BROUGHT TO YOU BY
National Association of State Directors of Career
Technical Education Consortium (NASDCTEc)

CTE Research Review

CTE programs of study (POS) took center stage in a recent study from the National Research Center for Career and Technical Education (NRCCTE), which released its final 200-page report gauging the effectiveness of POS as a strategy for improving student outcomes.

The NRCCTE researchers conducted a longitudinal study of 6,638 students from the class of 2012 participating in POS in three urban districts from different states. The resulting findings offer myriad ways to examine the impact of POS on student success as well as suggestions for future research, in particular on the postsecondary side of POS.

Commonalities existed across all three districts. No matter the location, the findings indicated that taking more CTE credits “may boost GPA, the probability of graduation, and some achievement measures,” and came at little to no cost to overall academic achievement. The study, however, did find low participation in programs associated with accruing college credits while in high school such as dual enrollment.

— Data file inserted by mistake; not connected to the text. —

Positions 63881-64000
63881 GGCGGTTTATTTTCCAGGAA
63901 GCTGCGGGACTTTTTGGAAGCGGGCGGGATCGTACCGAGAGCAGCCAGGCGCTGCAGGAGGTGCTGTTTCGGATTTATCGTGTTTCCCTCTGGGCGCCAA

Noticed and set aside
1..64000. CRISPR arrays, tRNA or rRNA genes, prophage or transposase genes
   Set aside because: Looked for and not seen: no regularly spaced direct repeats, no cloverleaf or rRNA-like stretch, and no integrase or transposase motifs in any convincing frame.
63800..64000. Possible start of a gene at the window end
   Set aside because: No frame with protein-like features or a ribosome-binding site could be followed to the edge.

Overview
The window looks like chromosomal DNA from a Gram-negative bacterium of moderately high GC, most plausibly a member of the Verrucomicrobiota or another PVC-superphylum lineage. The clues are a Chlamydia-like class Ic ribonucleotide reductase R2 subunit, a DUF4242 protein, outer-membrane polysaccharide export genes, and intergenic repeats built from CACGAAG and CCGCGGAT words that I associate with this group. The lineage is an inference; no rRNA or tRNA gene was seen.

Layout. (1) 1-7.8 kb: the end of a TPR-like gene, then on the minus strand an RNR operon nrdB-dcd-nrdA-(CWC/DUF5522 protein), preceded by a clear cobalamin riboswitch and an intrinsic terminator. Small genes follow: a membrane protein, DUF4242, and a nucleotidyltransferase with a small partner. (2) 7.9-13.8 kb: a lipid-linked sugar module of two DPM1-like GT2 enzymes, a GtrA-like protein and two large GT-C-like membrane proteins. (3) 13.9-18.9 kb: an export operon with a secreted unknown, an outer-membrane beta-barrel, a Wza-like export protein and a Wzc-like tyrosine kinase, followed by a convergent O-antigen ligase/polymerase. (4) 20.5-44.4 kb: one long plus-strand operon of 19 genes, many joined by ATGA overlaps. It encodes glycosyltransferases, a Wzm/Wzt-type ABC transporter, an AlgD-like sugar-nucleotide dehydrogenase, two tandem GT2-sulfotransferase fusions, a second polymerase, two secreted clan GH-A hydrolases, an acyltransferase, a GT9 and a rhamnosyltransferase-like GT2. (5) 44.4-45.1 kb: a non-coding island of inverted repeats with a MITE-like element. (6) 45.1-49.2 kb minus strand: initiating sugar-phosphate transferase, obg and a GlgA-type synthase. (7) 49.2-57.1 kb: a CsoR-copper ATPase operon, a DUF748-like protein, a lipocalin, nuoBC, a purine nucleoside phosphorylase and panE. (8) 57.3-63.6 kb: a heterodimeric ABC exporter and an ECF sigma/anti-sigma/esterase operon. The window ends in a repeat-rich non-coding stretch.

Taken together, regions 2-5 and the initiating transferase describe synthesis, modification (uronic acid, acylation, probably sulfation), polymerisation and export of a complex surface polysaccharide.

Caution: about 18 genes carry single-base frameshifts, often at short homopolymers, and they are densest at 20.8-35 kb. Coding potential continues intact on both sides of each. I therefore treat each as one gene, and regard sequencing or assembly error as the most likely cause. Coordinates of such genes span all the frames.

The study was conducted ahead of the coming reauthorization of the Carl D. Perkins Career and Technical Education Act of 2006, which funds CTE nationwide. The last reauthorization included a new requirement for POS, using the POS framework to increase program accountability in the areas of academic and technical skills achievement as well as alignment with postsecondary technical education.

The NRCCTE researchers found that “although high-quality CTE programs in the form of POS are not easy, cheap, or capable of solving all educational problems, they can be implemented well and yield positive results.”

The researchers conclude with a series of recommendations including calling for districts to find ways to increase the number of CTE credits a high school student can earn, taking another look at dual enrollment programs to maximize student participation, and recruiting more teachers from industry and business.

Andrea Zimmermann, State Policy Associate

Tags:

Comments are closed.

 

Series

Archives

1